“The place we’re from has 4500 people and is 35 kilometres from the closest town, Temora. Sport was always huge," says the T42 100m Paralympic and world champion, reflecting on his childhood.
"I used to run and play rugby league when I was growing up. It’s something I always wanted to be a part of and represent Australia in one of those sports. I always had that goal from as young as I can remember."
Without the needing nor wishing to go into the details of that day in 2002, Reardon sums up the incident at his family home which left his hopes of a future in sport in jeopardy.
"To cut a long story short, I had a fight with a tractor. My shoelace got caught in a moving part of the tractor and it tore my leg off at the scene."
Living "in the middle of nowhere", some 500 kilometres from both Sydney and Melbourne and a substantial way outside of Temora, made an already grave situation for Reardon and his family even worse.
"We were 35 kilometres from the closest hospital and realistically about 300 kilometres from the closest trauma unit." Reardon lived so far from where he could receive treatment that his parents drove out with him to meet the oncoming emergency services.
"Thankfully I survived the accident, went to Canberra and got put into hospital there," he says.
From being one of the most active, fittest and fastest children in his school Reardon said he was left feeling lost, seemingly robbed of his sporting dreams before he had reached his teenage years. After 12 operations in less than a month, surgeons determined they were unable to reattach Reardon's lower leg.
Waterskiing offered Reardon his reprieve as the Australian chose to revisit the sport he first took up in 1996 in order to quench his thirst for activity. And remarkably within one year of his accident he found himself in an entirely new situation.
"Over the next six years I travelled around the world. I competed at three water skiing world championships and won three titles," he says.
Still Reardon craved more from his sport and the big turning point came for him in 2008, during his final year at school. Instead of keeping his head bogged down in textbooks studying for his final exams, Reardon had his head turned.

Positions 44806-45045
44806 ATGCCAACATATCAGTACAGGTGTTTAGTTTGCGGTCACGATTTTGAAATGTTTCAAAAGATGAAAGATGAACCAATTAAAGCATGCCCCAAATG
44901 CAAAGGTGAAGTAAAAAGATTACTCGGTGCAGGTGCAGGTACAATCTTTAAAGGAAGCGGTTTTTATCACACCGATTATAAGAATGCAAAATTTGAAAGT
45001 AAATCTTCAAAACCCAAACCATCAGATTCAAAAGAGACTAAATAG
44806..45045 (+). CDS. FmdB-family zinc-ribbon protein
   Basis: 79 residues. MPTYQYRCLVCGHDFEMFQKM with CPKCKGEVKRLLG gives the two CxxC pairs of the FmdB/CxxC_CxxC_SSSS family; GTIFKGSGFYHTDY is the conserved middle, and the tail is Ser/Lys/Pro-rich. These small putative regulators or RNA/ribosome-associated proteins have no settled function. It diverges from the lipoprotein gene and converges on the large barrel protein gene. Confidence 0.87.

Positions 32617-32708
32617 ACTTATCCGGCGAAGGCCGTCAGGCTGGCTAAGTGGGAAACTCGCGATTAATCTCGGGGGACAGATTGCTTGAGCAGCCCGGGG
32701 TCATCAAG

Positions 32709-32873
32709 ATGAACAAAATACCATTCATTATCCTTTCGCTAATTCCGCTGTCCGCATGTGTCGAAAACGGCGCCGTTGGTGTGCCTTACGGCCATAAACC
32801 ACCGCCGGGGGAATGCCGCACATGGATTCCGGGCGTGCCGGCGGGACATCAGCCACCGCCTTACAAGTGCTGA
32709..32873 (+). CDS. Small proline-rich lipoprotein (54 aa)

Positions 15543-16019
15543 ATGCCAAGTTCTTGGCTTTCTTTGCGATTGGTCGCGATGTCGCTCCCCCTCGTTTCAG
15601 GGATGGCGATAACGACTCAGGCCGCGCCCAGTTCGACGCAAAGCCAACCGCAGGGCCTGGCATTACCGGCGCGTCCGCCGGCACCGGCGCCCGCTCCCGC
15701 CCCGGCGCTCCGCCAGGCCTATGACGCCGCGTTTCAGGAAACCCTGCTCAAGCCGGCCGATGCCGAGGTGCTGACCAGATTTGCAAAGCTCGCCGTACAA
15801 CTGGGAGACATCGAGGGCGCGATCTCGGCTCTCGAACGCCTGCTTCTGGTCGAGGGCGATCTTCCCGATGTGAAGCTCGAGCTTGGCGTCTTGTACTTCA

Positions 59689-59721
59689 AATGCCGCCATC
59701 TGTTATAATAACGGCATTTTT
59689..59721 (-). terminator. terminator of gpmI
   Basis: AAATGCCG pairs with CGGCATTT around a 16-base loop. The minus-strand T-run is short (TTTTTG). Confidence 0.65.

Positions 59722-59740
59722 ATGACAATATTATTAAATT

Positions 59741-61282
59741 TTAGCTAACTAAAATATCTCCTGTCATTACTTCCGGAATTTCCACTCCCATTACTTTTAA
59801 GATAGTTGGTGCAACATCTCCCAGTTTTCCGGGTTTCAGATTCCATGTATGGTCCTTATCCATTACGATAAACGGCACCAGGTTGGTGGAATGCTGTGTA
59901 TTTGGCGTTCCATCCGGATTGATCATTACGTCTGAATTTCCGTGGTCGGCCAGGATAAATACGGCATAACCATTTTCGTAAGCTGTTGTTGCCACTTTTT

"I was meant to be studying for my final exams but the Paralympic games in Beijing were on. Instead of studying every night I’d watch the Paralympic highlights from the night before.
"I remember watching the T42 race from Beijing. It was won in 12.32 seconds and I remember thinking it was pretty fast, but I could probably run faster."
Reardon continues: “I wanted something bigger than waterskiing. In my opinion track and field is pinnacle of Paralympic and Olympic sport. It’s the way the Olympics started. It’s about who can run fastest.
"For me the history that’s involved in track and field is really exciting. Then that race in particular made me think to give it a go."
"It sparked something there. I got in contact with some coaches at the Australian Institute of Sport in Canberra. They invited me down and the rest is history.
"Ever since then we’ve been working our backsides off to make sure I’ll be a Paralympian first and then a Paralympic champion."
Back to London
Reardon's relentless endeavour bore fruit just four years after taking the decision to pursue his sprinting ambitions when he came away with a surprise silver medal in the 100m.
The T42 sprinter came in as an underdog, but left with an elevated status.
“After London we went back and could sit down and work out where my strengths and weaknesses were, and what I needed to work on to progress," Reardon says.
"The technology didn’t change too much. It was about connecting the dots and giving another four years to progress.
"I was lucky enough to win a couple of World Championships and a Paralympic title in the middle of that. It’s been a pretty amazing last four years."
An amazing four years which will come full circle for Reardon. He will be back in the London Stadium this year as the man to beat after a dramatic finish in his Paralympic final in Rio saw him cling on for gold as he had been unable to do four years previous.
Among Reardon's challengers look likely to be British veteran Richard Whitehead, Danish runner Daniel Jorgensen and American Shaquille Vance.
Reardon says: "I knew they’d be coming for me. All those guys are 10 or 15 centimetres taller than me so they’ve got longer legs. These little legs can only go so fast for so long.
"Our race has the power to be the closest race for the top four or five positions in the whole championships. It will be one to watch for sure. It will be super close as we get down to the last 10 metres. Hopefully I’ll have my nose in front and be able to hold on again."
Tickets to the World Para Athletics Championships London 2017, taking place at the London Stadium, Queen Elizabeth Olympic Park from 14-23 July, are available at https://tickets.london2017athletics.com